Substratum – Substratum (Swords and Chains Records)

Wednesday, 11th January 2017
Rating: 9/10

Before grunge infiltrated the mainstream marketplace, Seattle did have a metal scene gaining worldwide attention through major label artists like Sanctuary and Metal Church. Glad to see that newer blood fills the water, as Substratum are a five-piece group from the Northwest intent on putting their own stamp on classic, traditional heavy metal. Together since 2013, they’ve released a limited edition (100 copies folks) demo tape and appear armed and ready to kick ass now and take names later for this self-titled full length.

Brandishing a healthy respect for twin guitar harmonies and superior bass ethics against a focused 80’s-oriented riff template, many faithful worshippers of Judas Priest, Accept, Riot, and their offshoots will headbang incessantly to the pounding axe work, thunderous drumming, and sinister melodies for “Burn the Night” and “By Any Means”. The energy can shift from almost thrash to Rainbow-oriented classic hard rock, as guitarists Jonny Haynes and Max Nazaryan fill the sonic spectrum as complementary players while wielding thoughtful lead breaks that can be exotic, cultural, and heavy all wrapped together. Vocalist Amy Lee Carlson possesses magnificent charisma, a mysterious nature about certain mid-range melodies and confidence to go through multi-octave capacities conjures everything from Leather Leone and Debbie Gunn to current Savage Master singer Stacey Peak when taking in her work through the Mercyful Fate-ish highlight “Pain God”.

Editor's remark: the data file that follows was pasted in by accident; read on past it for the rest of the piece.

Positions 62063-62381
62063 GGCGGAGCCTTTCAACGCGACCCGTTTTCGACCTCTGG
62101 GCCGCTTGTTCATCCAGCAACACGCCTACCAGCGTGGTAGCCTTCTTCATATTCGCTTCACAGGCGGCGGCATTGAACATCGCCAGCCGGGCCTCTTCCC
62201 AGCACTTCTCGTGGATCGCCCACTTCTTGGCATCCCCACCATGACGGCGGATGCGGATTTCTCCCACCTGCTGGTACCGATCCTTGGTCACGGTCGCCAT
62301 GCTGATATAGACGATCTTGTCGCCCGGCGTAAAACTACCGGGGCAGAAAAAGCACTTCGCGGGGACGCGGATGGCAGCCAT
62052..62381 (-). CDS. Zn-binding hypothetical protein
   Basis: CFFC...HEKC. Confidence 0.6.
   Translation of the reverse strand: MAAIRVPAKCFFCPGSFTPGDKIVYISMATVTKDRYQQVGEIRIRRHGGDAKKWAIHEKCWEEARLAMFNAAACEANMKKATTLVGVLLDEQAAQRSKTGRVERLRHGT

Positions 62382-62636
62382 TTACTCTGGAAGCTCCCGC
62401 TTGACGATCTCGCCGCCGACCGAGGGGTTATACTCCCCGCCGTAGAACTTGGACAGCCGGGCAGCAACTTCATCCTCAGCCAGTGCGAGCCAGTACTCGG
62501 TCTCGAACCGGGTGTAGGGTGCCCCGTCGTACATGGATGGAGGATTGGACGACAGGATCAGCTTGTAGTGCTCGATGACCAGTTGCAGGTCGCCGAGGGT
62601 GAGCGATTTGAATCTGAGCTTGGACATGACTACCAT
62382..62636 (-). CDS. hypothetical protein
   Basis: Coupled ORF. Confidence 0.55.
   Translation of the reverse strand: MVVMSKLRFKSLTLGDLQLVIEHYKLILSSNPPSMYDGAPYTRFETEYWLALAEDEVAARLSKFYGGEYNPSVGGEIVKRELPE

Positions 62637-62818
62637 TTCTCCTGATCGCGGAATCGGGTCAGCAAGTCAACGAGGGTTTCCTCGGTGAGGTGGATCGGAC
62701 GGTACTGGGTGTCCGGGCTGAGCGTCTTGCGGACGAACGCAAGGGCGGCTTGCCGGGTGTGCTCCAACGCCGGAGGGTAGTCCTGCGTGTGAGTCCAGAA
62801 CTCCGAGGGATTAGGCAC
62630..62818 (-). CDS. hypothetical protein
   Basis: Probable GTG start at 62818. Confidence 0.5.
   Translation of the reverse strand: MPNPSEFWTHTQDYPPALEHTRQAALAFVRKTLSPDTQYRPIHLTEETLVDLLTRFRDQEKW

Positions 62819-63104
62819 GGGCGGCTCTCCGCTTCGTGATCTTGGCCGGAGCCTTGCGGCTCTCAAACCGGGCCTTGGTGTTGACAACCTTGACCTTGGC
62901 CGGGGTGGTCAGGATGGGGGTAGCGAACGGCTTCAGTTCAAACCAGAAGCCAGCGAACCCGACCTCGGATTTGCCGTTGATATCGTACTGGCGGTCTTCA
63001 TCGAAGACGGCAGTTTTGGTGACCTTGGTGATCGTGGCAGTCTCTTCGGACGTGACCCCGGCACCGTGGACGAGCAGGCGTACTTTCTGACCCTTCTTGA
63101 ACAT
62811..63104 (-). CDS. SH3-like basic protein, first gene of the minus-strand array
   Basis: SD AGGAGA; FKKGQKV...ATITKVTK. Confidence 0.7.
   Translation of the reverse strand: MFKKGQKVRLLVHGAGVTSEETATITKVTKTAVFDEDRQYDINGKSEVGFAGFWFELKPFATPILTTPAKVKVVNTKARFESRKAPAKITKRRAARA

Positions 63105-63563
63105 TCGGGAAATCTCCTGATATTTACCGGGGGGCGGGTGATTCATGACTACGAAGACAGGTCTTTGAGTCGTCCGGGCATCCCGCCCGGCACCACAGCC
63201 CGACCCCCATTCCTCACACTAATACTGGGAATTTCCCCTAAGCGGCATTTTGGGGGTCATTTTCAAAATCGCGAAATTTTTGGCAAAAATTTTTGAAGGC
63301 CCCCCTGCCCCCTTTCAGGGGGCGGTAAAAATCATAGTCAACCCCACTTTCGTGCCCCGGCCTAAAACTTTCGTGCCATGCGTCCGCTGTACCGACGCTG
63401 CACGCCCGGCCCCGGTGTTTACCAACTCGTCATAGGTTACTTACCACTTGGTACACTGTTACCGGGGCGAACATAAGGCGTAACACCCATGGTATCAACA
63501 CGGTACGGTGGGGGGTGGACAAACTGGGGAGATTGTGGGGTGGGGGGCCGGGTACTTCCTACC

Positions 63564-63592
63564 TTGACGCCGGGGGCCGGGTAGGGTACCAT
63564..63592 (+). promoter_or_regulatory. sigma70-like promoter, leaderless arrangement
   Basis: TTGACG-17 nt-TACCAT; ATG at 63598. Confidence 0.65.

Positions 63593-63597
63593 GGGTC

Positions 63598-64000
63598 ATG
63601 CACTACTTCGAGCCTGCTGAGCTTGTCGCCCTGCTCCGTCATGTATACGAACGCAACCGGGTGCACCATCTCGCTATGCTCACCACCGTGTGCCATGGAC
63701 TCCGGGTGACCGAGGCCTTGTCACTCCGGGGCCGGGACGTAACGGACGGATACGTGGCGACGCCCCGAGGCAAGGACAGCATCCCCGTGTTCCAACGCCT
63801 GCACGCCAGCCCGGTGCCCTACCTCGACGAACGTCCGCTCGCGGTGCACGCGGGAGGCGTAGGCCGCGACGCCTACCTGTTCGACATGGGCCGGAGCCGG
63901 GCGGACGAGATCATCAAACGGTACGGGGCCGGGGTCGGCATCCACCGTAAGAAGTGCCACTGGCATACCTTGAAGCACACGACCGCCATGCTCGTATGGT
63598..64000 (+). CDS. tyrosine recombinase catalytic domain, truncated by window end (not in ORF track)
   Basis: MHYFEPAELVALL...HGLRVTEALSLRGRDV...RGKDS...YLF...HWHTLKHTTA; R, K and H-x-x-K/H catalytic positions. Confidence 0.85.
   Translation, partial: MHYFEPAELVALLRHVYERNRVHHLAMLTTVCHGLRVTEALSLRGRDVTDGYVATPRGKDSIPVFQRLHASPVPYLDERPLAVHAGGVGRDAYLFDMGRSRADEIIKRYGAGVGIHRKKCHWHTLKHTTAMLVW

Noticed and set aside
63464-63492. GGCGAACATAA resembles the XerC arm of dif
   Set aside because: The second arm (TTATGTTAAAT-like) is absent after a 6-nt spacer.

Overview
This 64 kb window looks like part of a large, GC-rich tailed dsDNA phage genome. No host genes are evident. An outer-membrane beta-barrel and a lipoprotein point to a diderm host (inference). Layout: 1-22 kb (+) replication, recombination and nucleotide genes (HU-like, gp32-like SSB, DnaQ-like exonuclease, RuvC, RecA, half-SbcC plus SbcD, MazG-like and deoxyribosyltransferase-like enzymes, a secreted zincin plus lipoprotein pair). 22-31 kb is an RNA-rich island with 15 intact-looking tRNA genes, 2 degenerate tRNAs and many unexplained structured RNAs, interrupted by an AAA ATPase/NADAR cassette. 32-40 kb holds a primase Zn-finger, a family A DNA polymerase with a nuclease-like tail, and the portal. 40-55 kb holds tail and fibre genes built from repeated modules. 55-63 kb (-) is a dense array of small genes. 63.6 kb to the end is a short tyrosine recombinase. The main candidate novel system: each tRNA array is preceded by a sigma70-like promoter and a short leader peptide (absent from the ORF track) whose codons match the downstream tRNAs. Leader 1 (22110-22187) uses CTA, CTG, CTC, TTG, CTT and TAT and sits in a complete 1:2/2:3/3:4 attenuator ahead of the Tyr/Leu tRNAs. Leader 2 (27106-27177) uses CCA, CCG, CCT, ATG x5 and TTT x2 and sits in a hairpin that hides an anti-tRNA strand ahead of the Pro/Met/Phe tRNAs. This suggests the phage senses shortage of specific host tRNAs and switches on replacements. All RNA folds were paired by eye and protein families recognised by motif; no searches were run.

Closing the record on “Curse of the Soothsayer” trilogy, it’s an almost twenty-minute adventure that features everything from classical acoustic guitar work and marching Omen strains for “The Beggar’s Toll”, a playful uplifting “The Cycle Begins Again” that could serve as Substratum’s call to arms anthem, all brought to a fitting conclusion through the epic “King in a Grave” – sinister supplementary male narrative work as Amy glides across another fantasy-oriented tale equal to the metal task. Kudos to the raw production nature of Substratum – the snare crackles, the guitars churn, the bass intertwines in a lethal fashion all promoting this material to another level you don’t usually hear out of a band three years young and counting. The only minor misstep to this scribe lies in the computer graphic, sci-fi oriented cover, as it has more of a Euro-power feel than really the band deliver stylistically.

Those collectors of the Metal Massacre series or others in that 80’s US metal frame of mind need Substratum in whatever listening device they crave, and now.

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